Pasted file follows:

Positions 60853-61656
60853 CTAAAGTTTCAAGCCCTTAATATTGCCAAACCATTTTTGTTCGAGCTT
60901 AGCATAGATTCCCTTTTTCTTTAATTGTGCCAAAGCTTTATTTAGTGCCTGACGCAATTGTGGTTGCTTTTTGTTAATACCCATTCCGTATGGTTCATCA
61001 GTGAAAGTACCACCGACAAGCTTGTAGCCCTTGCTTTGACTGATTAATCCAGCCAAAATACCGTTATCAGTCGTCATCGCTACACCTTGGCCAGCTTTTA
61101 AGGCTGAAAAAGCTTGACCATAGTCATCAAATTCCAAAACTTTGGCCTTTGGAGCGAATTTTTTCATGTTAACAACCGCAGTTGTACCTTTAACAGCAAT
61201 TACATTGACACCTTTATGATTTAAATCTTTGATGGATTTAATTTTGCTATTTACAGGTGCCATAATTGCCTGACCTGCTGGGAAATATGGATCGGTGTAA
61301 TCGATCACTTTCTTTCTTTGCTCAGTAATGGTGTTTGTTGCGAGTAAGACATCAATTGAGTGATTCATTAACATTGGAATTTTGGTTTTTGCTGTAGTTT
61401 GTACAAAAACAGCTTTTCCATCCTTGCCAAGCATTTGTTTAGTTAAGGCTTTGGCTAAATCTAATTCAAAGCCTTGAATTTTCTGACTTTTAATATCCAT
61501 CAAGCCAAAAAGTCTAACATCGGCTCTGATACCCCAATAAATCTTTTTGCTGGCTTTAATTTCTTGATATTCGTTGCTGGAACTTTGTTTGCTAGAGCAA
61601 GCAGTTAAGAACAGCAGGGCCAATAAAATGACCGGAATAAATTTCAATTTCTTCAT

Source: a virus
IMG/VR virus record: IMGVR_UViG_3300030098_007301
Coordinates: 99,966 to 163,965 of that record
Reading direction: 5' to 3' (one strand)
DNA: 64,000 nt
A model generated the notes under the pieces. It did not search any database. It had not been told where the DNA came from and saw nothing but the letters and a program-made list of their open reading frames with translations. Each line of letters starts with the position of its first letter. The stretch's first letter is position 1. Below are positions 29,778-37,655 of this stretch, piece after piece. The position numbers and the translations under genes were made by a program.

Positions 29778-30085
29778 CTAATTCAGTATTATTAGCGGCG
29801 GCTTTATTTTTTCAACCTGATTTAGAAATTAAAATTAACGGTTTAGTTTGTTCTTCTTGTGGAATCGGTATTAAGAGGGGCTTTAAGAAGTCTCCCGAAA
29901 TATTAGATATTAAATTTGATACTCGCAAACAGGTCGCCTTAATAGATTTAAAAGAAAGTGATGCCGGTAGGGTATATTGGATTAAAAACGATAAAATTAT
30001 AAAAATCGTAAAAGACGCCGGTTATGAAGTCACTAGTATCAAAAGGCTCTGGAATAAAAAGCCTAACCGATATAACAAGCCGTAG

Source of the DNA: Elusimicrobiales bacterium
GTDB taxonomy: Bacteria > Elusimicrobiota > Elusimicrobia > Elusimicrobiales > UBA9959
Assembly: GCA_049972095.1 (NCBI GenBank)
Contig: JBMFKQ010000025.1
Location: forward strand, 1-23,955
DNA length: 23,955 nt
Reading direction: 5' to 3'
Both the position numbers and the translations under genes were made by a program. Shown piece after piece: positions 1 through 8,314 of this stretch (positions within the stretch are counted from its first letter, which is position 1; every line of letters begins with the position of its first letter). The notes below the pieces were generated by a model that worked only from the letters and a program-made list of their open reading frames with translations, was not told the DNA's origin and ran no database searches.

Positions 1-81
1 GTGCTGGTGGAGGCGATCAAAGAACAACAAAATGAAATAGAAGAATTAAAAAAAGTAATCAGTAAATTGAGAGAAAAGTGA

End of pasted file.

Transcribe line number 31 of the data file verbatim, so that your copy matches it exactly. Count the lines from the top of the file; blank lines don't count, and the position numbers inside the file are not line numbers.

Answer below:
1 GTGCTGGTGGAGGCGATCAAAGAACAACAAAATGAAATAGAAGAATTAAAAAAAGTAATCAGTAAATTGAGAGAAAAGTGA